Don't be deceived. This may look like an ordinary Astra but, as far as Vauxhall is concerned, it's the future of green motoring. That's because it is one of the first of a new wave of models sold under the company's ecoFLEX banner.
Showcasing the latest in environmentally friendly technology, in years to come ecoFLEX will, ultimately, include hybrids and even hydrogen fuel cells. For now, it is diesel and petrol engines that are in the spotlight - and downsizing is the name of the game.
Under the bonnet of this Opel-badged Astra lies a new 1.7-litre version of the familiar common-rail CDTI turbodiesel. It offers lower emissions and fuel consumption than the existing 1.9 unit, but no loss in performance. It's available as a 110bhp version or the 125bhp model tested here. Visually, the only difference between the new cars and the existing diesels are the red-painted final two letters of the CDTI badge.
Under the bonnet, engineers have introduced the very latest exhaust gas recirculation technology to keep emissions as low as possible. Bypass flaps, controlled by the engine-management system, make sure that the exhaust gases reach the optimum temperature as they re-enter the combustion chambers. As well as this, the motors get a diesel particulate filter.
The results are pretty impressive. The 110bhp version emits 140g/km of CO2 and returns 54mpg, while the 125bhp unit produces 146g/km and achieves 52.3mpg. By comparison, the 120bhp 1.9-litre CDTI kicks out 157g/km and economy of 48mpg. However, it's worth pointing out that Ford's Focus 1.8 TDCi emits 137g/km and also returns 54mpg.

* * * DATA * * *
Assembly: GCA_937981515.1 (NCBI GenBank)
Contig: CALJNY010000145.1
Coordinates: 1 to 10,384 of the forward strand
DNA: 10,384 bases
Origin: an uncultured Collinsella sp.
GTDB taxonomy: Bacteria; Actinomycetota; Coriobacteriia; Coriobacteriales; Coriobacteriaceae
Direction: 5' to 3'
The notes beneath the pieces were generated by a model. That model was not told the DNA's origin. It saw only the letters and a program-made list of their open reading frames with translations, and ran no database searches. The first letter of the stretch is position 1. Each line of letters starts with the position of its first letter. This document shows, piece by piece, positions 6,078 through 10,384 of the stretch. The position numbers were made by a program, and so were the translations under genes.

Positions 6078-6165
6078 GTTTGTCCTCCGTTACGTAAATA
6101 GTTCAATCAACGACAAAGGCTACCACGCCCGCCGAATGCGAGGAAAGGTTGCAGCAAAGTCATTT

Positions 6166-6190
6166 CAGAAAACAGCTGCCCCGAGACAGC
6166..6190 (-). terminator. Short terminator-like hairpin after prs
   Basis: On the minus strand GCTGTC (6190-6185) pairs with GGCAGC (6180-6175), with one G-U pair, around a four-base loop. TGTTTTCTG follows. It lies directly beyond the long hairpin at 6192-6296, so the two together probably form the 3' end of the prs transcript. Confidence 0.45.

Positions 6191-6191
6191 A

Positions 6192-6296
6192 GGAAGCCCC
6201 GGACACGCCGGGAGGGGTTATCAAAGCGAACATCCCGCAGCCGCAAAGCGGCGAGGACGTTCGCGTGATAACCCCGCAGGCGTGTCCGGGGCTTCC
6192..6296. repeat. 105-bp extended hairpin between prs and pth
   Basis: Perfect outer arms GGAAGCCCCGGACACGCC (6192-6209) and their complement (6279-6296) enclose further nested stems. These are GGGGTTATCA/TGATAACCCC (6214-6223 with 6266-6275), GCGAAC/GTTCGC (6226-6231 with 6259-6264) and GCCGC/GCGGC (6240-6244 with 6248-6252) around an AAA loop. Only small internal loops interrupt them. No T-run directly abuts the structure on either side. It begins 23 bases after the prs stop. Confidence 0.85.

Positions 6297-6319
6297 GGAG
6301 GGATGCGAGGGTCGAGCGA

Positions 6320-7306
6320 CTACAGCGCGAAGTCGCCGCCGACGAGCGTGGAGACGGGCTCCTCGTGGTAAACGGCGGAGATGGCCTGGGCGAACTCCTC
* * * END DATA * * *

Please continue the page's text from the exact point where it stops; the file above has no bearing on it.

Still, the latest Astra engines will mean some useful fuel savings and, for company car drivers, a lower tax burden as well. For example, the new 1.7-litre model would sit in a 19 per cent benefit-in-kind (BIK) band - that's three per cent lower than the 1.9. And because it's already compliant with forthcoming Euro V emissions requirements - thanks also to that particulate filter - there's the potential for further savings.
At the moment, all new diesel cars carry a three per cent BIK surcharge, but there's a chance that the Government will remove this - as it did with Euro IV models - to incentivise the take-up of ever-cleaner engines. Vauxhall's problem is that this is still only a mooted plan, which is why the new 1.7-litre engines are not scheduled to come to the UK just yet. A spokesman explained to us why. "Obviously, we'll have to bring in Euro V-compliant models ahead of the 2009 deadline. For now, though, it's not cost-effective for us," he said. "A diesel particulate filter adds £500 to an Astra's price and there are no BIK incentives for Euro V models. If Prime Minister Gordon Brown takes away the surcharge for Euro V cars, as we believe he will do soon, then we will bring the new 1.7-litre vehicles into the UK instantly."
Hopefully, then, the latest 1.7 mod-els should arrive in 2008, and when they do they'll clearly be the pick of the Astra range. Driving our 125bhp car, we found performance to be equally as good as the 1.9's, with a healthy 280Nm of torque helping to propel the Astra from 0-60mph in just over 10 seconds and on to a top speed of 121mph. A six-speed transmission is standard and, teamed with the gutsy engine, there's plenty of overtaking urge. As well as the 1.7-litre diesel, future Vauxhalls will make use of small turbocharged petrol units, too, including a 1.6-litre turbo for the next Vectra in place of a normally aspirated 2.2 unit.
Judging by this drive, the future looks bright - even if Vauxhall is hiding its light under a bushel!